PositiveThe New York Times Book ReviewTwitty leans hard on the past, yet much of his personality — which shines through these pages — is rooted in his homosexuality and in his conversion to Judaism. Things get extra fascinating when he marches out a brilliant idea for an \'African-American equivalent of both Passover and Yom Kippur, where we atone for our sins and remember our history\' by eating \'gross\' food from each cuisine. \'Like a Seder plate, we could have a slave plate.\'
PositiveThe New York Times Book Review\"Enthusiastic meals — not all of them in transit — are the language of this book, the waypoints and transitions, the narrative beats and instigative sparks that drive the storytelling. The meals are fantastic ... Many of the best parts of this book will be familiar to readers of Fishman’s work; indeed, Savage Feast feels at times like a key to his novel A Replacement Life, which involved the creation of fraudulent Holocaust restitution stories — in other words, telling stories about your family. But here there’s a more straightforward desire for connection and a much less postmodern quest to find someone to eat with.\
Phil Hudgins and Jessica Phillips
PositiveThe Wall Street JournalWhile the book is certainly reminiscent of older Foxfire books, diehard fans expecting more of the same will not find it. Few people we meet here, for instance, exhibit the profound competency shown by so many subjects in the original publications ... the pieces read like segments from a televised Sunday-morning news magazine: a little nostalgia, some curious doings by interesting people, a step outside the mainstream—Osgood and Kuralt. That’s a bit disappointing to a fan of the old books, and one might be tempted to conclude that the stories of the people in the book are somehow therefore less important. But not so fast ... The new Foxfire book...is still about making things but less concerned with whether they’re of any use. Sometimes...it can be hard to peg down why the subject is being presented at all, but still you get pulled in ... some of the old idiosyncratic spirit remains.
PositiveThe Wall Street Journal\"Thinking over the similarities of various plates of fried rice, [Lee] invokes Leibniz on the identity of indiscernibles, and moves on to Immanuel Kant. But suddenly he stops all his reflections, telling us \'I’m so full my eyelids start to flutter.\' Which is why this book is such a success ... [Lee] is quick to dismiss mediocre food, but is also, like all great food writers, always on the verge of declaring the thing he is currently chewing on to be among the greatest things he’s ever eaten ... While reading Buttermilk Graffiti, I often found myself designing menus for [Lee] (would he like my deviled eggs with salmon roe and pork rinds?) and thinking of places to take him. He’s so amiable that as you read the book, you can easily imagine that he’s a friend, that your place is the next stop on his list.\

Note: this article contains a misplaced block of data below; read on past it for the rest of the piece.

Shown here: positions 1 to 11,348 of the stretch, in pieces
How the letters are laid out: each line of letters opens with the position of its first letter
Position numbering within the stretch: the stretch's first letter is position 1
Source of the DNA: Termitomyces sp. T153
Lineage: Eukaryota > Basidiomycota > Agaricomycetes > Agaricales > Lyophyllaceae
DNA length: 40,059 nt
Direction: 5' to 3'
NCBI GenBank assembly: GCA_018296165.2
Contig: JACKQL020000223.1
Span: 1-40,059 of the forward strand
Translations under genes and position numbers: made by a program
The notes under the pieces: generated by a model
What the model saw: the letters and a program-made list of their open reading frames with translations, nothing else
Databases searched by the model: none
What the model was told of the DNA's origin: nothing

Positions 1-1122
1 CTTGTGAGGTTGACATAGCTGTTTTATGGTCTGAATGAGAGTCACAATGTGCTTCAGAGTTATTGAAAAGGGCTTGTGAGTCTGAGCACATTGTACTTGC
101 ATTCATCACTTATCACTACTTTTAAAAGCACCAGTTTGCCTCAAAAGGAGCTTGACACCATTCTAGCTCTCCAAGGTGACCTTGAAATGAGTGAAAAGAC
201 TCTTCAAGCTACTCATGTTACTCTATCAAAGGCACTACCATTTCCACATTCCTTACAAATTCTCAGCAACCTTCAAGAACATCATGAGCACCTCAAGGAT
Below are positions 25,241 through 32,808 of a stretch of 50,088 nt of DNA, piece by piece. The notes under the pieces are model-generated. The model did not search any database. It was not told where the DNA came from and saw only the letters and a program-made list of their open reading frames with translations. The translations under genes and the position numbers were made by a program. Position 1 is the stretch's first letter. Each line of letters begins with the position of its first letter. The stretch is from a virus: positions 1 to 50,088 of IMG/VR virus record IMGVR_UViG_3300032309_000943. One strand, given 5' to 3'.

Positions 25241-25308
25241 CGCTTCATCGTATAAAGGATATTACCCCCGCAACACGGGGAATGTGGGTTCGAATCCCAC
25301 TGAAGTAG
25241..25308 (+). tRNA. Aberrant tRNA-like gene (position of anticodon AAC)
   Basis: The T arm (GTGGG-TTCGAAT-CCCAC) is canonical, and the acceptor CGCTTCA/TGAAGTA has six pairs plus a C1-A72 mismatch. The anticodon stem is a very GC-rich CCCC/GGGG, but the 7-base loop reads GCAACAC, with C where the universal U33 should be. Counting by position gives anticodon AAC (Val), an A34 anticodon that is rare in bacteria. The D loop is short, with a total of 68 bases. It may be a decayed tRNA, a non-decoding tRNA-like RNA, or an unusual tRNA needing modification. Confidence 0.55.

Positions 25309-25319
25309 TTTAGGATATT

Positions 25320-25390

PositiveThe New York Times Book ReviewThis is a story about a world in which there were no avocados until David Fairchild mailed some home, about a strange and meager period in our past in which no one had eaten a zucchini. ... Fairchild lived in optimistic times. Problems of land and crop management, he and his colleagues believed, were going to be solved in an entirely new way: 'America’s goal wasn’t just to farm; it was to construct an industrial agricultural system bigger and more profitable than any group of people had ever built.' The bloom, of course, is off that rose, but it doesn’t make Fairchild’s story, and the profound role he played in ushering us into modernity, any less fascinating.
PositiveThe Wall Street JournalSomeone as sharp as Ms. Morgan is going to pad the melodrama, and the Shakespearean portents, with a bit of irony. She’s going to be self-aware. To write a book that surges and pushes at its edges, she knows, you may need to go too far. There’s much to admire about a writer who decides not to reel it in, not to retreat to a manageable scale. Where Ms. Morgan could have been pretentious, she is instead transparent. If she were a violinist, she’d be a virtuoso letting us into the rehearsal room to watch her run scales. She’s willing to let us watch her try, and even to fail.